A commonly used component of student assessment in online education is to require students to post comments. However, this is a hotly debated topic (Anderson, 2008). Some the practice of marking for participation seems only to recall the practice of attendance marking that rewards the quantity, and not the quality, of participation (Campbell, 2002). Others contend that in the absence of incentive for participation, a community will not be created (Palloff & Pratt, 1999). Most online student are adults facing much competition for their time and are less likely to participate in activities that are marginalized or viewed as supplemental to the course goals and assessment schema. 

Student assessment of any kind requires that the teacher be explicit fair, consistent, and as objective as possible. This includes requirements on the quantity of posts (e.g., two responses per discussion question) and the quality (e.g., avoid posting "I agree" or "great idea" if you agree or disagree post why; connect the post to previous postings, examples, or readings; posts should further the discussion).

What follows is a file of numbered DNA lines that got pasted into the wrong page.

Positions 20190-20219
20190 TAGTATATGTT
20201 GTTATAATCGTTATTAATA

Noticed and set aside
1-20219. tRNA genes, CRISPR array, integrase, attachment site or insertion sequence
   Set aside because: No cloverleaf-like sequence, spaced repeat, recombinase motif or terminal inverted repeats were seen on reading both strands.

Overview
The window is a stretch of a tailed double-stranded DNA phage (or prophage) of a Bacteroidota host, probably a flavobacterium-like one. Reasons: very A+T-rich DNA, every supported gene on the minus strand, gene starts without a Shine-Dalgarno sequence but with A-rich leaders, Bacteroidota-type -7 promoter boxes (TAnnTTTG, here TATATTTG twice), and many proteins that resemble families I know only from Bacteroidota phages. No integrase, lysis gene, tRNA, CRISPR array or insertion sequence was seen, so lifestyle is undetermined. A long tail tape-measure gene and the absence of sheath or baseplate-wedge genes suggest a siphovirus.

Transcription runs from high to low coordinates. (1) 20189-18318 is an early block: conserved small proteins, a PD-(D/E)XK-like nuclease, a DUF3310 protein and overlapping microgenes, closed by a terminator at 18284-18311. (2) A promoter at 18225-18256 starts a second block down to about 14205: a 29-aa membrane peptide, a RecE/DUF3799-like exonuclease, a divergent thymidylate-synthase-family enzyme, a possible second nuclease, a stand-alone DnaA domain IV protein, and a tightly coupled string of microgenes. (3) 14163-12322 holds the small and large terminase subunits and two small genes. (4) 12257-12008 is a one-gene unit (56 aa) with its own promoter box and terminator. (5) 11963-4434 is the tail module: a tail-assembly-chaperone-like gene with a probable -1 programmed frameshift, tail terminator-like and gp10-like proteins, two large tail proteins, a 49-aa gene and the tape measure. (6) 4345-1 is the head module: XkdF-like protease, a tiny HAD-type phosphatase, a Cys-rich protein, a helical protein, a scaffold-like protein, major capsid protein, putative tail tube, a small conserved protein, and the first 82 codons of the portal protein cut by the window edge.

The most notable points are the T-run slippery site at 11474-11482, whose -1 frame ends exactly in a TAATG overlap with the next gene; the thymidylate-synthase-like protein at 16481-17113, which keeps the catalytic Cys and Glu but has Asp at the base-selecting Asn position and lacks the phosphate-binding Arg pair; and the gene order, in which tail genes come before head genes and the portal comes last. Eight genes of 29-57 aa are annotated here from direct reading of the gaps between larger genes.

Teachers provide intellectual and scholarly leadership and share their subject matter knowledge with students.

The online teacher must be able to set and communicate the intellectual climate of the course, and model the qualitities of a scholar, including sensitivity, integrity, and commitment to eh unrelenting pursuit of truth (Anderson, 2008, p.357)